VANCOUVER (NEWS 1130) – It’s time to end the war on drugs. That’s the argument being put forward by a woman who lost her only son to an overdose, as the feds put forward Bill C-37.
Leslie McBain, who lost her son Jordan two years ago, is pleased the federal government has put forward the proposed legislation which would make it easier to set up supervised injection sites, like Insite on Vancouver’s Downtown Eastside.
But she adds a better answer would be making untainted drugs available to those who are addicted — which she believes would save lives. “We firmly believe that the only way to stop the fentanyl crisis is to end the war on drugs, to provide safe, clean, pure opioids to people who need it,” says McBain. “In that way, stop the deaths, the overdoses, and support people who are drug users.”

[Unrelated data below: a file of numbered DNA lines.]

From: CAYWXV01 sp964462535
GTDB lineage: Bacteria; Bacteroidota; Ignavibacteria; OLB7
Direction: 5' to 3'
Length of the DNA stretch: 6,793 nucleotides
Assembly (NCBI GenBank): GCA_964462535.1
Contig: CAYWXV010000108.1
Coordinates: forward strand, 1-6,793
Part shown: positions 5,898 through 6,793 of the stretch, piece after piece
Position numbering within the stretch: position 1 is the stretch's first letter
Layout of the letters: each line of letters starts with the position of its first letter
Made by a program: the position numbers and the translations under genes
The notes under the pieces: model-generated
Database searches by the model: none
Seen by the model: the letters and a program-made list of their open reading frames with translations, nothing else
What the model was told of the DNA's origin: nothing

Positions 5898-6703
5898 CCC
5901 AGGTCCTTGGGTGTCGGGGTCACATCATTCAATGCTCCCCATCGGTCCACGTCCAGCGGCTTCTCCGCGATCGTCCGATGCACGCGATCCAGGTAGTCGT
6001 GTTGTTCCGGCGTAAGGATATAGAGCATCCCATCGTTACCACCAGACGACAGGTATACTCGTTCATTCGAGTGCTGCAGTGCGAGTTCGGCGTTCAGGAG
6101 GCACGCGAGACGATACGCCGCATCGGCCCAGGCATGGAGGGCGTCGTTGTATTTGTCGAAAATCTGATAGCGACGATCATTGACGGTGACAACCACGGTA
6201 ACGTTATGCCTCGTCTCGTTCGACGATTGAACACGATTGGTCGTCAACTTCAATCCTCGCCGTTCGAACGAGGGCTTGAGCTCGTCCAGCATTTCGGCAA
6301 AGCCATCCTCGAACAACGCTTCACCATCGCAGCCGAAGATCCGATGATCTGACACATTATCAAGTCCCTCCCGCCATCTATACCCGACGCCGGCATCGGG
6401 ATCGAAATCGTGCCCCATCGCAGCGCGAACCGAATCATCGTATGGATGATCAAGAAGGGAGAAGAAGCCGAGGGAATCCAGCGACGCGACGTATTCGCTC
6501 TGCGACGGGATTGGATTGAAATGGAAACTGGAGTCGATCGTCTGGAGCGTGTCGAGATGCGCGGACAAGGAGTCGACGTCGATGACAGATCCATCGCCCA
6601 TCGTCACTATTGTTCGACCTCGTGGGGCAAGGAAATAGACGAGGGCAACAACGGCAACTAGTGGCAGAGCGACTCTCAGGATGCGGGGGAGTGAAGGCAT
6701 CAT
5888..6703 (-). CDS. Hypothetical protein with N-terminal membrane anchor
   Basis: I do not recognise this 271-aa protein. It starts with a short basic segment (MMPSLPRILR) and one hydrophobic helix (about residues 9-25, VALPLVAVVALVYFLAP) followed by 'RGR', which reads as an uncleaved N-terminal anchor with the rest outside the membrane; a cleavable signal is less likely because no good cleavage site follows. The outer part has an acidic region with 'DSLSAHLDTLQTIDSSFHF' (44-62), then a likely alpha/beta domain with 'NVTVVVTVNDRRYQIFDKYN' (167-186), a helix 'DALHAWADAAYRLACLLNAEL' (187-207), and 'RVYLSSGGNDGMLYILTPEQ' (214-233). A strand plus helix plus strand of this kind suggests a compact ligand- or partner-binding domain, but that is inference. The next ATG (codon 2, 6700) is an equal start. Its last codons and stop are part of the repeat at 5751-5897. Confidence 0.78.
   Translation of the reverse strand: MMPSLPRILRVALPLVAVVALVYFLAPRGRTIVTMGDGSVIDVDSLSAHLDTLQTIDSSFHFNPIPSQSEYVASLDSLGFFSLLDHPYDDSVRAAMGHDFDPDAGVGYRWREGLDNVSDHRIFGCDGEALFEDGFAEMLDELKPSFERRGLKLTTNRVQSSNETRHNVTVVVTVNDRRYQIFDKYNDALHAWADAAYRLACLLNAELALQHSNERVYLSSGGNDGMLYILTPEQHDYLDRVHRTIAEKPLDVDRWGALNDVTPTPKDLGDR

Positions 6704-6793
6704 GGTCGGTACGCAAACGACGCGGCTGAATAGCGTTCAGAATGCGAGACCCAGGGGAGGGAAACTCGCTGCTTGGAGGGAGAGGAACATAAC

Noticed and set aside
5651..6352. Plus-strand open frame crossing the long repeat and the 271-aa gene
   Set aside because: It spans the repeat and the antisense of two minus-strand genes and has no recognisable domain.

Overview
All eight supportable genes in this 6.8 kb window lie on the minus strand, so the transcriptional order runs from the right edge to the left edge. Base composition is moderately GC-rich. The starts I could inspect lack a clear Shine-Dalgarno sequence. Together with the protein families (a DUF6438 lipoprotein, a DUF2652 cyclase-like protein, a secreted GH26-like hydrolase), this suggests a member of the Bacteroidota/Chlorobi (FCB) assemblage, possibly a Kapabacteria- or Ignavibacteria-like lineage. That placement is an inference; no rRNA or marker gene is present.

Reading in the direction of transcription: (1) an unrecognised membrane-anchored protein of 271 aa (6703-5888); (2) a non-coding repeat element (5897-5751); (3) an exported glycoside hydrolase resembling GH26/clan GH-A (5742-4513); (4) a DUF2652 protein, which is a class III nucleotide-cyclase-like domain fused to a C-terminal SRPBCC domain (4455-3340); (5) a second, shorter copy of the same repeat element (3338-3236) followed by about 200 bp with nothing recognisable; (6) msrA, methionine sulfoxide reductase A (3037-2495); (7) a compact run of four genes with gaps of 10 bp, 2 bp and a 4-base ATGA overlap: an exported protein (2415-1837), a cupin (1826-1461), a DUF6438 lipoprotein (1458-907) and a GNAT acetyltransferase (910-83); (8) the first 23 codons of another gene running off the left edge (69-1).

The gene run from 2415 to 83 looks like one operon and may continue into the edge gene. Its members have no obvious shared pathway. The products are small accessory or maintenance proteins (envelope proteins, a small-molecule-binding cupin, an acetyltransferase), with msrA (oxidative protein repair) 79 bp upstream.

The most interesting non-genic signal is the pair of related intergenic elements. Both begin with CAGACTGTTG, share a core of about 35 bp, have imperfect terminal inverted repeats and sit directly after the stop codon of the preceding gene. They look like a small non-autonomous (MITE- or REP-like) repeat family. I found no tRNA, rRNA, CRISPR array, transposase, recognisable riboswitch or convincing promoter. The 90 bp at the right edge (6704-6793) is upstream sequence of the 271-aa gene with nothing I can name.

McBain also wants subsidized recovery programs available for those who are trying to get help because even when people ask for support, it’s not always there. “I would like to see more and better access, free access, subsidized access, to recovery options,” explains McBain. “It’s not one size fits all for people who would like to go into recovery. It’s very difficult for people to one day decide, ‘OK, this is it. I don’t want to take these drugs. I need help. I need recovery, and then to find that.”
She says she’d like to see a so-called crisis mode of recovery options.
McBain reminds parents to speak with their children about the risks of drugs, and never to use pills or powder.
She is featured in an awareness campaign funded by the provincial government. This year, an average of two people have died per day in our province as a result of illicit drug overdoses. Overall, there have been more than 620 deadly drug overdoses in BC between January and October, according to the BC Coroners Service.